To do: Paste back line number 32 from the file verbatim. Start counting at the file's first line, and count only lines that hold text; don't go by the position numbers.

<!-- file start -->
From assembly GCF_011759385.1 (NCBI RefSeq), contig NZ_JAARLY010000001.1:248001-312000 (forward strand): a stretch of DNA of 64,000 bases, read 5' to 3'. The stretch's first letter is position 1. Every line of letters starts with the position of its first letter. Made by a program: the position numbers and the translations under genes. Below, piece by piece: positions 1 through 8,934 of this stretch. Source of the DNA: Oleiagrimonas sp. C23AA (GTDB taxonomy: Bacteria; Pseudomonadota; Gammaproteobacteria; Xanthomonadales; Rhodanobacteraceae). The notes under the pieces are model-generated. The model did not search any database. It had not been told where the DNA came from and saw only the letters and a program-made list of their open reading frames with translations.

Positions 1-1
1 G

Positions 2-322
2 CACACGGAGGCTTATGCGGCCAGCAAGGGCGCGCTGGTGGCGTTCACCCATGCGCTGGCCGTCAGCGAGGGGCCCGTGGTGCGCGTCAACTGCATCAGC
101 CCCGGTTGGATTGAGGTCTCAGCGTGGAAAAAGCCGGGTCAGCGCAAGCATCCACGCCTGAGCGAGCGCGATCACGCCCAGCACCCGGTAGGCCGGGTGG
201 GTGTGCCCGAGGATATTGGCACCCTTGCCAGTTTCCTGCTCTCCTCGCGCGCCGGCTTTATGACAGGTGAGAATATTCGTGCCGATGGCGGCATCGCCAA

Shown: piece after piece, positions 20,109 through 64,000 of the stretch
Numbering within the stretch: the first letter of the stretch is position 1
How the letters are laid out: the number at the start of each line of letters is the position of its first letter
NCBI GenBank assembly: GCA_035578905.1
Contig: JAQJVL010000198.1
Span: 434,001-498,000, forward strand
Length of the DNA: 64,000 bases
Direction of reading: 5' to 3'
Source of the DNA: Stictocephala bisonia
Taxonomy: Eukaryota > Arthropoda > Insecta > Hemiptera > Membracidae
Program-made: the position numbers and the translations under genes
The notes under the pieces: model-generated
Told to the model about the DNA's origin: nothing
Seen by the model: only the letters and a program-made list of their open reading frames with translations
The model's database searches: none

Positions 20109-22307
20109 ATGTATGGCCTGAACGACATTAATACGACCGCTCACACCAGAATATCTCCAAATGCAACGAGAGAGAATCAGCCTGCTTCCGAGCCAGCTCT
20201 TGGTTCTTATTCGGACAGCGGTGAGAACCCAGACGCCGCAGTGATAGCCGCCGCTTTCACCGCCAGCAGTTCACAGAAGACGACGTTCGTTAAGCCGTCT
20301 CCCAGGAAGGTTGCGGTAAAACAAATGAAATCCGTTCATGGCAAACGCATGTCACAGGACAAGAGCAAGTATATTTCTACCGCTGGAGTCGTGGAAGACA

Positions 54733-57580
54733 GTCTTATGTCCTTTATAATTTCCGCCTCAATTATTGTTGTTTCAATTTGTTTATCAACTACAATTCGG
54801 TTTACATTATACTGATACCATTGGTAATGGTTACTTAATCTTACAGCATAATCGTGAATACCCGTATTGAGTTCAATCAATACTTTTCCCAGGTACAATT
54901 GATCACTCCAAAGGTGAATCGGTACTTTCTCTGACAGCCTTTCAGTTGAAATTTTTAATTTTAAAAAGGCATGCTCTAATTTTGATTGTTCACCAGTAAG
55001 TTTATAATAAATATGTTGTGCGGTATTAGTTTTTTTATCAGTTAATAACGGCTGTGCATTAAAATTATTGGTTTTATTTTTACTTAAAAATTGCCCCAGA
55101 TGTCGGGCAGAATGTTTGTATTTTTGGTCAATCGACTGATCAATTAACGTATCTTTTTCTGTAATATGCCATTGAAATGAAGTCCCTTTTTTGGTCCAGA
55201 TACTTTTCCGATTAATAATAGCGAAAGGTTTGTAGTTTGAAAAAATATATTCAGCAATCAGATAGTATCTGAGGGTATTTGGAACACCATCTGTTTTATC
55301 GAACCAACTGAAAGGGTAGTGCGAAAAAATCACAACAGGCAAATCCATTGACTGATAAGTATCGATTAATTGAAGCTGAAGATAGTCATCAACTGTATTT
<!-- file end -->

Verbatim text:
55101 TGTCGGGCAGAATGTTTGTATTTTTGGTCAATCGACTGATCAATTAACGTATCTTTTTCTGTAATATGCCATTGAAATGAAGTCCCTTTTTTGGTCCAGA